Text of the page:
"The most beautiful sight I've seen in all my years of flying came not long ago on a StarLifter flight to Europe," says Hartel. "There are three main tracks across the North Atlantic between the States and Europe-Alpha, the northernmost, which skirts the tip of Greenland; Bravo, in the middle; and Charlie, the southernmost route. The one you fly depends upon the winds and weather. The guys going to Europe like to fly Bravo, for that's where the jetstream usually can be found, and that hundred-to-hundred and fifty knots of wind on your tail make you go like a scared ape. Coming home, they fly Alpha, to the north, to avoid bucking that wind. Anyway, we were up there at thirty-seven thousand, eastbound on the Bravo track, and all during the night we'd been hearing airplanes ahead of us and behind us and above us and below us, giving their position report. When you hear another plane on the radio, you automatically make a mental note of where he is, in relation to where you are. So we knew there were a lot of airplanes up there, even though we hadn't seen even a wink of light in the dark. Then, all of a sudden, about two hundred miles off the coast of Ireland, the sun came up. And there they were! Not one, not two, not three, but seven big airplanes strung out there in front of us, and if there was a lateral displacement of more than half a mile between any of them, I will eat your hat. They were just strung out there straight as a string, everybody beautifully right on track and streaming a big white contrail down that one-way road.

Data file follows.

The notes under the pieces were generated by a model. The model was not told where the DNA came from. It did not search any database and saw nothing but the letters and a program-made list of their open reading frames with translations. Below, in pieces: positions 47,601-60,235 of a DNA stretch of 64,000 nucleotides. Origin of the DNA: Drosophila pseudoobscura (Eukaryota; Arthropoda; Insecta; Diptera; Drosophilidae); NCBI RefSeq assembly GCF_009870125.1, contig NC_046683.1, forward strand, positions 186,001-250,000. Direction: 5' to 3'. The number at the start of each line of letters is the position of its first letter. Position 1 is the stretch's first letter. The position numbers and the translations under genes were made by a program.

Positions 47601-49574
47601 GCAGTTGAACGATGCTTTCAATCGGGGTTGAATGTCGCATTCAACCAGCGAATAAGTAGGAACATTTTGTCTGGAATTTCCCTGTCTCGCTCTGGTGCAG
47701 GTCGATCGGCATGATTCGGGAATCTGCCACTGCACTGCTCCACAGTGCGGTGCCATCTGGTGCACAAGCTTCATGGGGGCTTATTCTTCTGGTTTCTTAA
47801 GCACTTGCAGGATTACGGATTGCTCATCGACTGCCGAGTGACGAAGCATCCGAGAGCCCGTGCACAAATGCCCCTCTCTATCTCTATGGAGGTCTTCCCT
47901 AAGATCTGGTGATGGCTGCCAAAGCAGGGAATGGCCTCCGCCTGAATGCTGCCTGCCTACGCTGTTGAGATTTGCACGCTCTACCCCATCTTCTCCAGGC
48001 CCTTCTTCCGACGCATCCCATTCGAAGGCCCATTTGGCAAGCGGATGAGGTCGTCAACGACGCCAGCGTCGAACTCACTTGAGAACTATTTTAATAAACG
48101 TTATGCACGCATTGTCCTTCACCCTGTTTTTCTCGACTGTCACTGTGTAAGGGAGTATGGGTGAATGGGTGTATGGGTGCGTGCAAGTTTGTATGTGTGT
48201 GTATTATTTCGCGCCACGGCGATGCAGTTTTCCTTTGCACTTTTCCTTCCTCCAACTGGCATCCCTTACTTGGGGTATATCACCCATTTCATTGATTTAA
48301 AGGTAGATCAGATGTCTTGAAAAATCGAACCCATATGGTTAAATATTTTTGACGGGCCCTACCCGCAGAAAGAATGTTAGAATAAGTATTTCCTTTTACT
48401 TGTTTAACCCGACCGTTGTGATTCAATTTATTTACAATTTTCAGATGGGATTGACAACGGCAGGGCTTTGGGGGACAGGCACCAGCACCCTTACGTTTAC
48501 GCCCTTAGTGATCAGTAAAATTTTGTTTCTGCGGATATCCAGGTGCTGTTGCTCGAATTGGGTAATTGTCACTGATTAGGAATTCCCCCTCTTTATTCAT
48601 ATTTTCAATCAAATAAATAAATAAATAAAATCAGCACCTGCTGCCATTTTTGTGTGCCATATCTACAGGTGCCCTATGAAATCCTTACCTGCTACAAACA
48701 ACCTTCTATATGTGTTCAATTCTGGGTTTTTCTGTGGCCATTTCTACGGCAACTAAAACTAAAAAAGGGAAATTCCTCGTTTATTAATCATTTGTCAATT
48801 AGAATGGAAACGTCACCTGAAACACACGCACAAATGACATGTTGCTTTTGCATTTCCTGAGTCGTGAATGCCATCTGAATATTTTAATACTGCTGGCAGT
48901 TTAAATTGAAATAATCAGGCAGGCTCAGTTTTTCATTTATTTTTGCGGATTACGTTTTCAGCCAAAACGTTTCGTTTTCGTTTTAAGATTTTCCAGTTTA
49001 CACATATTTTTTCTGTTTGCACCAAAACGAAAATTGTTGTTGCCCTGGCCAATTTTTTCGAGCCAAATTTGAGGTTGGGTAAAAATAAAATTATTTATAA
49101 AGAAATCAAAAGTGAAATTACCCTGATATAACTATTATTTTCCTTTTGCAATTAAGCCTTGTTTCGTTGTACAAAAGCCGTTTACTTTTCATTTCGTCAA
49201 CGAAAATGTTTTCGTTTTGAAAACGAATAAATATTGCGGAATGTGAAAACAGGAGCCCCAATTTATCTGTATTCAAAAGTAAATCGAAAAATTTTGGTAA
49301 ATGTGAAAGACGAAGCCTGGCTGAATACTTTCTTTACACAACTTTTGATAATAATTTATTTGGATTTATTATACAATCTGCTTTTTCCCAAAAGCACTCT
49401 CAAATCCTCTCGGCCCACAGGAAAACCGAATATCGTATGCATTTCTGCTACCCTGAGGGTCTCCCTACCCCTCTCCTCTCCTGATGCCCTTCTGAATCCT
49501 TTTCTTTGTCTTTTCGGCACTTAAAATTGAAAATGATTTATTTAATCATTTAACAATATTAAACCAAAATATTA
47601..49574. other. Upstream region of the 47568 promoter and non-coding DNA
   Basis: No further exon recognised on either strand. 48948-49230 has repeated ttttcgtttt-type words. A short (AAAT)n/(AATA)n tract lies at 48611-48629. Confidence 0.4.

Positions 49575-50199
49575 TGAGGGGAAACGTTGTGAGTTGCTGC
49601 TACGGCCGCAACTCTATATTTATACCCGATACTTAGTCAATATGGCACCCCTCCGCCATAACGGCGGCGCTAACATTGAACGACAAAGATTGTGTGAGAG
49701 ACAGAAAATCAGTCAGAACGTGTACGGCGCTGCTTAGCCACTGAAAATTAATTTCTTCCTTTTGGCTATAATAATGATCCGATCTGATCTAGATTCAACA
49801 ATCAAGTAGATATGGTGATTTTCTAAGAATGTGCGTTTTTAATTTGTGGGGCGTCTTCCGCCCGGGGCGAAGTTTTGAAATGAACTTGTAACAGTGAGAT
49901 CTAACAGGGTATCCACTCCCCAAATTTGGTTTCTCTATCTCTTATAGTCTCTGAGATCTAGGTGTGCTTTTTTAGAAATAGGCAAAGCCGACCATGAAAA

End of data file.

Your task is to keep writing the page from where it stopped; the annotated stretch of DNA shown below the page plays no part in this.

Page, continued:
"This kind of flying is due, of course, to the accurate navigating equipment we have on the aircraft now. We used to think we knew where we were and then we'd have to correct like hell right at the end. Now we split the pipe, and it's a beautiful sight and a lot more comfortable."